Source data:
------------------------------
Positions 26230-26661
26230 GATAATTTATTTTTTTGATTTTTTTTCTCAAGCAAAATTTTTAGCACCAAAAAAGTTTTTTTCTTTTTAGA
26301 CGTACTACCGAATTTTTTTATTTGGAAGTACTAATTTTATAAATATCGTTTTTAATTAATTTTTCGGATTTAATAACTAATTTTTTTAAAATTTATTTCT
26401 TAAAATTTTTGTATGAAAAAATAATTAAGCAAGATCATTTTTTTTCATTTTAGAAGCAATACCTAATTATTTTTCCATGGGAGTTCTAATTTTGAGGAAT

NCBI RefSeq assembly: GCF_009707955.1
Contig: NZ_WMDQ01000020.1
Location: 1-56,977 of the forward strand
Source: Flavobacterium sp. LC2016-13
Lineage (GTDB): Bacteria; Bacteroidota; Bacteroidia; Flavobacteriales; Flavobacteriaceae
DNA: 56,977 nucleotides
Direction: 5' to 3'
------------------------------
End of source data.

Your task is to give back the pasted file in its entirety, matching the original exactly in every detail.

Positions 26230-26661
26230 GATAATTTATTTTTTTGATTTTTTTTCTCAAGCAAAATTTTTAGCACCAAAAAAGTTTTTTTCTTTTTAGA
26301 CGTACTACCGAATTTTTTTATTTGGAAGTACTAATTTTATAAATATCGTTTTTAATTAATTTTTCGGATTTAATAACTAATTTTTTTAAAATTTATTTCT
26401 TAAAATTTTTGTATGAAAAAATAATTAAGCAAGATCATTTTTTTTCATTTTAGAAGCAATACCTAATTATTTTTCCATGGGAGTTCTAATTTTGAGGAAT

NCBI RefSeq assembly: GCF_009707955.1
Contig: NZ_WMDQ01000020.1
Location: 1-56,977 of the forward strand
Source: Flavobacterium sp. LC2016-13
Lineage (GTDB): Bacteria; Bacteroidota; Bacteroidia; Flavobacteriales; Flavobacteriaceae
DNA: 56,977 nucleotides
Direction: 5' to 3'